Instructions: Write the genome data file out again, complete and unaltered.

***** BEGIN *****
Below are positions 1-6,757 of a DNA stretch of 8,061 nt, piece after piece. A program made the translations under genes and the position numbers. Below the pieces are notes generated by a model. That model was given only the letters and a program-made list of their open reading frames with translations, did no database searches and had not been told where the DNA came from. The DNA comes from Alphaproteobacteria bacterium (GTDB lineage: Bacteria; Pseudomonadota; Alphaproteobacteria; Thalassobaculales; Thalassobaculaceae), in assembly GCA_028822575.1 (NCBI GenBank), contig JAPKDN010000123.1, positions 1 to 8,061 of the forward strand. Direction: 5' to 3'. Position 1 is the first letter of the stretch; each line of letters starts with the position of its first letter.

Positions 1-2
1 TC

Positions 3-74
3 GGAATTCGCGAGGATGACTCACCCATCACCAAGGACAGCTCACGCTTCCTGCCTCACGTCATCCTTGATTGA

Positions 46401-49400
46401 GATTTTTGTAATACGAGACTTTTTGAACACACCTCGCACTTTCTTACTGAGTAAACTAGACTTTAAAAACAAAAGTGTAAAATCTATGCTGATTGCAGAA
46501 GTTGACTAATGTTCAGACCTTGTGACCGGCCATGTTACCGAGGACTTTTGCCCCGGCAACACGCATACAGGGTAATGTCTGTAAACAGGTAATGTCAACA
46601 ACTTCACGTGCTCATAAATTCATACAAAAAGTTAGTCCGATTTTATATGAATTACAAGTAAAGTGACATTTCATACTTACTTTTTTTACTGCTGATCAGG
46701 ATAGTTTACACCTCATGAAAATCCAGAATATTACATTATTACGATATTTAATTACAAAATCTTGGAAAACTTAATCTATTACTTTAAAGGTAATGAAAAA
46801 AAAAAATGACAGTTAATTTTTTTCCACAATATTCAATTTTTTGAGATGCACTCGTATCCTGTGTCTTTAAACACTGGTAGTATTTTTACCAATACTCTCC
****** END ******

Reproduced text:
Below are positions 1-6,757 of a DNA stretch of 8,061 nt, piece after piece. A program made the translations under genes and the position numbers. Below the pieces are notes generated by a model. That model was given only the letters and a program-made list of their open reading frames with translations, did no database searches and had not been told where the DNA came from. The DNA comes from Alphaproteobacteria bacterium (GTDB lineage: Bacteria; Pseudomonadota; Alphaproteobacteria; Thalassobaculales; Thalassobaculaceae), in assembly GCA_028822575.1 (NCBI GenBank), contig JAPKDN010000123.1, positions 1 to 8,061 of the forward strand. Direction: 5' to 3'. Position 1 is the first letter of the stretch; each line of letters starts with the position of its first letter.

Positions 1-2
1 TC

Positions 3-74
3 GGAATTCGCGAGGATGACTCACCCATCACCAAGGACAGCTCACGCTTCCTGCCTCACGTCATCCTTGATTGA

Positions 46401-49400
46401 GATTTTTGTAATACGAGACTTTTTGAACACACCTCGCACTTTCTTACTGAGTAAACTAGACTTTAAAAACAAAAGTGTAAAATCTATGCTGATTGCAGAA
46501 GTTGACTAATGTTCAGACCTTGTGACCGGCCATGTTACCGAGGACTTTTGCCCCGGCAACACGCATACAGGGTAATGTCTGTAAACAGGTAATGTCAACA
46601 ACTTCACGTGCTCATAAATTCATACAAAAAGTTAGTCCGATTTTATATGAATTACAAGTAAAGTGACATTTCATACTTACTTTTTTTACTGCTGATCAGG
46701 ATAGTTTACACCTCATGAAAATCCAGAATATTACATTATTACGATATTTAATTACAAAATCTTGGAAAACTTAATCTATTACTTTAAAGGTAATGAAAAA
46801 AAAAAATGACAGTTAATTTTTTTCCACAATATTCAATTTTTTGAGATGCACTCGTATCCTGTGTCTTTAAACACTGGTAGTATTTTTACCAATACTCTCC